'Mobile money suspension will bury Zimbabwean economy'

By Staff reporter | 28 Jun 2020 at 17:38hrs
THERE is a debilitating mixture of chaos, confusion and panic among both consumers and businesses across the country, after the government made a surprise announcement late on Friday evening that it would suspend mobile money.

This comes as concerned economic experts warned in interviews with the Daily News On Sunday yesterday that the government's move was ill-advised - adding that it would likely "bury" the economy and also result in social arrest.

While all mobile platforms were still working yesterday, many retail shops around the country - including in Harare and Bulawayo - were no longer accepting mobile transfers as a form of payment, creating massive problems for consumers.

Former Finance minister Tendai Biti said shutting down mobile money was a clear sign that the government was incompetent and that it had no workable ideas to address the country's deepening economic rot.

"You cannot shut down mobile money when 80 percent of the population is dependent on this, and when there is no cash in the banks. This just shows you how (Finance minister) Mthuli Ncube and (President Emmerson) Mnangagwa are clueless.

"The issue of the parallel market rate that they say they are addressing is not because of the money changers in the streets.

"It's a result of a lack of production in the country. Until this is addressed, we will continue witnessing the collapse of the economy and these attempts by a clueless government to resuscitate it," Biti told the Daily News On Sunday.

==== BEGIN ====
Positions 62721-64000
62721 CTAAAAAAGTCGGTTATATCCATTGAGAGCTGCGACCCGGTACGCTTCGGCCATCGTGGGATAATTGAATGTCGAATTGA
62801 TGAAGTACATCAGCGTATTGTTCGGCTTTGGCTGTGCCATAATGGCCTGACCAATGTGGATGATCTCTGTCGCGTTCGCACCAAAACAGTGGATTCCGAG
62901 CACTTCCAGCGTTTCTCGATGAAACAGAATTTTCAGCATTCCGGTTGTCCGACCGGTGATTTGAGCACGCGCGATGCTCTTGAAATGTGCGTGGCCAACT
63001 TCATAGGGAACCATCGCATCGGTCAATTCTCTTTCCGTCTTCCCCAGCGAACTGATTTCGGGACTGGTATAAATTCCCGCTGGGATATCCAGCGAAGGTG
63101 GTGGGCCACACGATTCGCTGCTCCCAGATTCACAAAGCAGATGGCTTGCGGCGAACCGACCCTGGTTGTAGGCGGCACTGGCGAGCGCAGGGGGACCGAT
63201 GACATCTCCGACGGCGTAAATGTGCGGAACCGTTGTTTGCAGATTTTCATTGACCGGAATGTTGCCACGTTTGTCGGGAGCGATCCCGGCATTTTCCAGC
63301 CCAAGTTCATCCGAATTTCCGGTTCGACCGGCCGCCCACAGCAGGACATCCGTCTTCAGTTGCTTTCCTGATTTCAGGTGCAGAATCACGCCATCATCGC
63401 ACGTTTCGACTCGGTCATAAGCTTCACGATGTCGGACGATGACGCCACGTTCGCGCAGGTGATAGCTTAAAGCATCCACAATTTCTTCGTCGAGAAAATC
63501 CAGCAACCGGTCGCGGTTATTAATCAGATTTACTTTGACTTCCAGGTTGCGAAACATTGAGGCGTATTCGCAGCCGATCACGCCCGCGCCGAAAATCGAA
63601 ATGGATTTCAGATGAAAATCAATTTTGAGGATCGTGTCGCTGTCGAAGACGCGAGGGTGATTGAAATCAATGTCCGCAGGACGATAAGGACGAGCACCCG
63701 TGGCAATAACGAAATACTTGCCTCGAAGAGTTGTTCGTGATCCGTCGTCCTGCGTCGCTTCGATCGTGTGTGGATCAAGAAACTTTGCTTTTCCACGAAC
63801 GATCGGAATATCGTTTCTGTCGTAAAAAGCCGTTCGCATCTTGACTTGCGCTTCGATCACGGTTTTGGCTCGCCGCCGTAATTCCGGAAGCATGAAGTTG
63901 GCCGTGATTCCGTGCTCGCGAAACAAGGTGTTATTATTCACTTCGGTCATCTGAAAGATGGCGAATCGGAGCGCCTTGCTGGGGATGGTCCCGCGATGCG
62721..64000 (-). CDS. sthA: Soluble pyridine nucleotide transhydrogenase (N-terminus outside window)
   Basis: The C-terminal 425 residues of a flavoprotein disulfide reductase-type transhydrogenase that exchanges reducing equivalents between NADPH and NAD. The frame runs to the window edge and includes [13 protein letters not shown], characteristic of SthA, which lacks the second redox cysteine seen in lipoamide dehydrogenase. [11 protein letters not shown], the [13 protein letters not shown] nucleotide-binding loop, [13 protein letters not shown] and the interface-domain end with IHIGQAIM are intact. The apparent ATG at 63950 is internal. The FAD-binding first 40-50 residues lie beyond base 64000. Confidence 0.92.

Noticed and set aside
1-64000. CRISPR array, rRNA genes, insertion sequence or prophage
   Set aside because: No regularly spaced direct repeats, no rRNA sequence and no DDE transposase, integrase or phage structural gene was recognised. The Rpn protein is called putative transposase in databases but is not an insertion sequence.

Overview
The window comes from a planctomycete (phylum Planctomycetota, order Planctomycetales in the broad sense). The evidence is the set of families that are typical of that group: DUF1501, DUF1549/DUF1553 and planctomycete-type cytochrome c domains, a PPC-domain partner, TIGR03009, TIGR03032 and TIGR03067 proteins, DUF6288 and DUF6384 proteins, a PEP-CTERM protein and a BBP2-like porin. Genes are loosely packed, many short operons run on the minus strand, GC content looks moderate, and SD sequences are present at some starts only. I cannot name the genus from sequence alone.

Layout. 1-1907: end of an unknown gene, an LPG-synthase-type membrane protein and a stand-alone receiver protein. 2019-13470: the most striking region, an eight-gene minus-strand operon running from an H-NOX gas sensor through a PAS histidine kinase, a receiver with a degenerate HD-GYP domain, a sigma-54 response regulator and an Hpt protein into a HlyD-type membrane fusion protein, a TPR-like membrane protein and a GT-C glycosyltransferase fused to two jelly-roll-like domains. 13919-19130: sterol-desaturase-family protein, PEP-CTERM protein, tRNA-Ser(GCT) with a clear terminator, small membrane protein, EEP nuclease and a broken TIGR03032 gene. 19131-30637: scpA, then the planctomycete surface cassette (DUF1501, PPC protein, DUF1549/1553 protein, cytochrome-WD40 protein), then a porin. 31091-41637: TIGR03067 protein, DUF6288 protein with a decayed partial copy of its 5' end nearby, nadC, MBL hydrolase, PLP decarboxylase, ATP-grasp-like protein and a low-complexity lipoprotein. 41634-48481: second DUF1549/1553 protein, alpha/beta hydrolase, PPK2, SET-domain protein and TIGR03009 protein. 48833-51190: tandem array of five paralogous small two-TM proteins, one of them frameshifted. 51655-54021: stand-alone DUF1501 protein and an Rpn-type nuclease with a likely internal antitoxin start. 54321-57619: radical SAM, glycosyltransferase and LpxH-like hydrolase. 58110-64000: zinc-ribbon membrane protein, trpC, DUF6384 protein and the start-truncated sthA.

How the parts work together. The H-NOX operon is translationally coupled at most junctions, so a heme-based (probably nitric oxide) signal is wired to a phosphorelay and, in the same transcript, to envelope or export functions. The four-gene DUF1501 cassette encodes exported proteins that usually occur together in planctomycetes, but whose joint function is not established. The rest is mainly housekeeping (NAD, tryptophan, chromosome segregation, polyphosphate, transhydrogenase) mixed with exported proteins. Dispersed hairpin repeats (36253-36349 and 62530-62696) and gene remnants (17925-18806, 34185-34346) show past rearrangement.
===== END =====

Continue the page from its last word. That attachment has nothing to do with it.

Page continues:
"As I have always argued that you can rig an election, but you cannot rig the economy. Mnangagwa's government is a curse to the people of Zimbabwe," he added.

Veteran economist John Robertson chipped in saying the government's decision would be difficult to enforce given that mobile money formed the bulk of the money transacted in the country.

"Shutting down mobile money means that the government is going to lose out the two percent tax that it has been collecting from all the mobile money transfers.

"This will in turn affect the revenue that the government will be able to generate given that 90 percent of transactions were being done via mobile money, owing to cash shortages in the country.

"The government will be the biggest loser in all of this and might not be able to pay civil servants at the end of it all," Robertson told the Daily News On Sunday.

He added that suspending mobile money would also increase the demand for cash, which was not readily available in the country.

"Cash will definitely become more important if people are unable to transact using mobile money, and this is unfortunate because there are cash shortages in the country.

"This will reduce the purchasing power of consumers and it will affect business viability.

"This decision was also made at a time when many people are receiving their salaries, many of whom do not have bank accounts.

"How then are they going to use that money now that mobile money has been suspended?" Robertson further told the Daily News On Sunday.

"This could lead to social unrest and we could see demonstrations because people will be frustrated by not being able to use their money to buy supplies for their families," he added.

Another top economist, Tony Hawkins, said this move - like other recent government decisions - was not going to last given that the majority of people in Zimbabwe used mobile transfer.

"I doubt if this is going to last given that many people are using mobile money to transact on a daily basis.

"The government has not made provisions to deal with cash shortages. So, the only way to reduce cash demand is to promote the use of mobile money. This is not a well-thought decision which I doubt will last for long," Hawkins told the Daily News On Sunday.

He added that the decision reflected badly on the government which was trying to promote the ‘‘Zimbabwe is open for business'' mantra.

"Shutting down the entire stock exchange just doesn't make sense and it reflects badly on the government which is saying that Zimbabwe is open for business.

"No one is going to take them seriously because how can investors come into such an unpredictable environment? This is just another blow to the already ailing economy," Hawkins further told the Daily News On Sunday.